Exciting times for the Suns, they’re future looks bright. (GM’s also showing to be capable of shrewd moves too.)

  3. Unkle Daddy says:

    I wanna say that I was happy to see Frye back this season, I always liked his game because he is a big who can stretch the floor, but also tries to do more than just shoot threes all day like a lot of other stretch fours and fives. I’m glad to see him healthy I always hate to see players hurt or in bad health. The suns have never been my favorite team, but I have always rooted for them, keep the hard work up, see you guys in the playoffs.

  4. kellogs says:

    hell yeah I’m so happy for him! And Jeff Hornacek seems like a great coach too

  5. John says:

    Please get traded to the Lakers, Channing Frye. He’s a good shooter and he’d do well in D’Antoni’s sytem.

  6. PalmOil Preference says:

    With Shane Battier on his way out. Frye could be a nice replacement. Stretch forward to help space the floor and as far the defense, Lebron and the rest of his goons mask all.

    A lot respect and well wishes I send to Frye and Jeff Green for pushing through thier hear aliments.

    • Han says:

      I’m a Miami fan. But why everyone has to go to Miami? I love watching Frye, and I believe the best place for him is Phoenix, not Miami. You don’t abandon a team that helped you and waited you to recover, that’s what a good fellow like Frye will do. All the best to him

      • I salute you for being a non-pathetic heat fan…see the heat almost lost to a well coached spurs last year (if it wasn’t for ray allen’s 3) even if they were full of superstars! the spurs have who? parker (the only superstar) duncan and ginobili (both who are way past their prime and aging) kawhi who is just developing and danny green…and they almost lost to THAT team when they have lottery picks all over their roster? hahaha! and they also lost to the mavs who were basically with one superstar…those who say that terry and marion were superstars during that championship run are complete morons, marion bounced around the league from miami to toronto before landing with the mavs, and the mavs were basically shopping terry during that time…they just had the heart of the champion (tyson chandler) and they played as a team….I don’t think anyone saw that 2011 championship coming especially when they almost lost in the 1st round to the blazers…so yeah…dirk won it without the help of two other franchise caliber players unfortunately…sorry heat fans 😉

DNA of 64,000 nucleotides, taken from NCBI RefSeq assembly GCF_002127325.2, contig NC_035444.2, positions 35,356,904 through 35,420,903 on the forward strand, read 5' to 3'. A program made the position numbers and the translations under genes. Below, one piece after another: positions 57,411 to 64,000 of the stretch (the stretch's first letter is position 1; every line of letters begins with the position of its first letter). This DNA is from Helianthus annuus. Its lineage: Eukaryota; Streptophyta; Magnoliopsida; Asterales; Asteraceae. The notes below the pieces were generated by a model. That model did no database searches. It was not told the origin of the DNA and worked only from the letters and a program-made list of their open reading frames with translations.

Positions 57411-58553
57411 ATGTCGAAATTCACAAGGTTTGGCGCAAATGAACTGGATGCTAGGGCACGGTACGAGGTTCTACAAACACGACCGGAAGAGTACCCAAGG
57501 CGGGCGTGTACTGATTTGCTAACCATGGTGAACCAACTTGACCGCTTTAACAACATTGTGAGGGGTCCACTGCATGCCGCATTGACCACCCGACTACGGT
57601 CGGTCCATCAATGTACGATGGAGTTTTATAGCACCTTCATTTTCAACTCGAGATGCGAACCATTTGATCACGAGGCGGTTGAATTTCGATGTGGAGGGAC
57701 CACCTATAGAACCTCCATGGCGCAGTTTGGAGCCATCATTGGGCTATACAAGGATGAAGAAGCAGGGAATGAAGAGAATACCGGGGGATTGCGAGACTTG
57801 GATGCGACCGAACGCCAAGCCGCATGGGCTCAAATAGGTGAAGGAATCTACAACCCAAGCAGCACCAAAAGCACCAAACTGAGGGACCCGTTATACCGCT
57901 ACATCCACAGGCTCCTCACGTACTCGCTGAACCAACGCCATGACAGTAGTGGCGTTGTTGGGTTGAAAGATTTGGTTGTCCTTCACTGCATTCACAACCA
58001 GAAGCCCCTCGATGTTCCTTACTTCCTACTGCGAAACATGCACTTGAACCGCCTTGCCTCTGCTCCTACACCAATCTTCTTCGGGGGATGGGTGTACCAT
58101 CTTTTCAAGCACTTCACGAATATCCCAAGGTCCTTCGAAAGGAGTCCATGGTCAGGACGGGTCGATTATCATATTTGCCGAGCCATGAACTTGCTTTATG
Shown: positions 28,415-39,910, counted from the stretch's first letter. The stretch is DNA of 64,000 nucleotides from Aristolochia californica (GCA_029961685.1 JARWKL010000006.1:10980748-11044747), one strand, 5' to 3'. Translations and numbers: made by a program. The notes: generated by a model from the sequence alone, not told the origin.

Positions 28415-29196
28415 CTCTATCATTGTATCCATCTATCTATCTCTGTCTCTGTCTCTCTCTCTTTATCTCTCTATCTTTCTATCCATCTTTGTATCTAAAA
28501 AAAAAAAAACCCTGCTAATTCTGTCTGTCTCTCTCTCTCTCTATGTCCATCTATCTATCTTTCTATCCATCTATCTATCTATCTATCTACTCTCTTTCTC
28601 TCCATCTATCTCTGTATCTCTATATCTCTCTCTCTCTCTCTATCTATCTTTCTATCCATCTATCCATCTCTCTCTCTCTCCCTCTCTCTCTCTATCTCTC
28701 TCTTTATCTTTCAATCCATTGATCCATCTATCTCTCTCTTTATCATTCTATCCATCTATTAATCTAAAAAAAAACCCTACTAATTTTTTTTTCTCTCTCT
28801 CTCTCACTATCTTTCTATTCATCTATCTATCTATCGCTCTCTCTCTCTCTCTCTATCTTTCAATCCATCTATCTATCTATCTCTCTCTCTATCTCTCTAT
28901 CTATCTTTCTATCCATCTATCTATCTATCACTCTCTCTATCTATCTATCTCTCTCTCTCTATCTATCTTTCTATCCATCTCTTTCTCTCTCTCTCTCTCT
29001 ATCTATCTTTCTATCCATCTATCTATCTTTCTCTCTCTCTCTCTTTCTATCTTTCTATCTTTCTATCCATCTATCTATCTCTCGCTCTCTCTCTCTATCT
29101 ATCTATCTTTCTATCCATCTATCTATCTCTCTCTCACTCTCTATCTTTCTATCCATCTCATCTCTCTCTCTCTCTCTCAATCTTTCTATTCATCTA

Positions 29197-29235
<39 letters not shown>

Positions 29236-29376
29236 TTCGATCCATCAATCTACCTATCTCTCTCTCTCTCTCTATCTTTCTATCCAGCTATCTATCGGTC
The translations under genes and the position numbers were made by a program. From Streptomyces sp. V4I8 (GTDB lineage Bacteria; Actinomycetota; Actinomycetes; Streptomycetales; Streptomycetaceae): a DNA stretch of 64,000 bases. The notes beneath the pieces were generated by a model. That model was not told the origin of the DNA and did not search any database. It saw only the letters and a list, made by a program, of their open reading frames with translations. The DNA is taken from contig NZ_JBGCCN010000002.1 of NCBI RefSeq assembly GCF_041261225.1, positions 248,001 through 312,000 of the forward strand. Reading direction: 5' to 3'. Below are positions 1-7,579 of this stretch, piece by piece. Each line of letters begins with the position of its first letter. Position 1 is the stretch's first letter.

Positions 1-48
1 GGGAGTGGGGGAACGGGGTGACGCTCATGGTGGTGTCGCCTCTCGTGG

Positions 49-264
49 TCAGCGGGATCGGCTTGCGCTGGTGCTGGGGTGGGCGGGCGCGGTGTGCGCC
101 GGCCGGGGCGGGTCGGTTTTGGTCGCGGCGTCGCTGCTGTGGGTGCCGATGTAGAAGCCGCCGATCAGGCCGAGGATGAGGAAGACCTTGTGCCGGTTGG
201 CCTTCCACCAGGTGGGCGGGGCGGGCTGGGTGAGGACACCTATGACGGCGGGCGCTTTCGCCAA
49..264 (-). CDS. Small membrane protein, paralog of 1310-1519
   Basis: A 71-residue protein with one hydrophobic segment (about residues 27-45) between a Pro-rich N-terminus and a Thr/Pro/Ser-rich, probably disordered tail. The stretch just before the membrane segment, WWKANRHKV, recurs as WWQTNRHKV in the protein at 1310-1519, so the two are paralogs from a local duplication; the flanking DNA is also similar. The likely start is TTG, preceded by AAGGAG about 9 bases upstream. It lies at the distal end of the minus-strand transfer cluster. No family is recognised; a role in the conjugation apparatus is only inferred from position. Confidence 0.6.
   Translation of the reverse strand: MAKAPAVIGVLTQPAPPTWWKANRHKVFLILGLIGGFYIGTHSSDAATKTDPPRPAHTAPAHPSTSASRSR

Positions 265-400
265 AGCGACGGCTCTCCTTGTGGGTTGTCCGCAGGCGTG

• Krazziere1626 says:

        NIce one bro…

      • g2-9c56d62141475228997c9d25c0e2c62c says:

        Totally agree with you on that one Han…unlike DERRICK FISHER! 😀 (ps im a laker fan)

      • g2-9c56d62141475228997c9d25c0e2c62c says:

        Totally agree with you there Han! And Channing doesnt look like someone ungrateful.

      • PalmOil Preference says:

        No one ever said abandon the team just pure speculation. I know we all want a fairy tale ending but at the end of the day it’s business. As a non heat fan just considering the fact Shane is on his way out and the Suns youth movement it would make sense. There is a small chance Frye might not be wanted by the Suns next year thier is a new Sheriff in town over there. Whereever he goes wish him
        nothing but the best.

    • Unkle Daddy says:

      I used to be tired of Laker fans, now I’m tired of Miami “fans”. Can’t wait to see them lose this year, and then Lebron leaves and we’ll see who many fans they have next year…

      • ACES says:

        Why are you saying parker is the only superstar on the Spurs. Did you not watch Duncan last season. He was arguably the best big in the NBA. He was also All-NBA first team. People really like to make Parker look a lot better than he actually is. Parker is not the best PG in basketball people. He spends more time of the ball than most PGs in the NBA. The Spurs are a great spacing and pasing team which makes it alot easier for him to get his buckets as opposed to other talented PGs like steph, CP3 and Westbrook. CP3 is by far the best PG in basketball. If you can name me another superstar in the NBA who doesn’t have another playmaker on his team who has been as successful as he has; I will salute you. BTW I’m a Sixers fan and MCW/Noel/whoever we draft in 2014 will take over basketball, don’t kill me for that, I’m just a homer.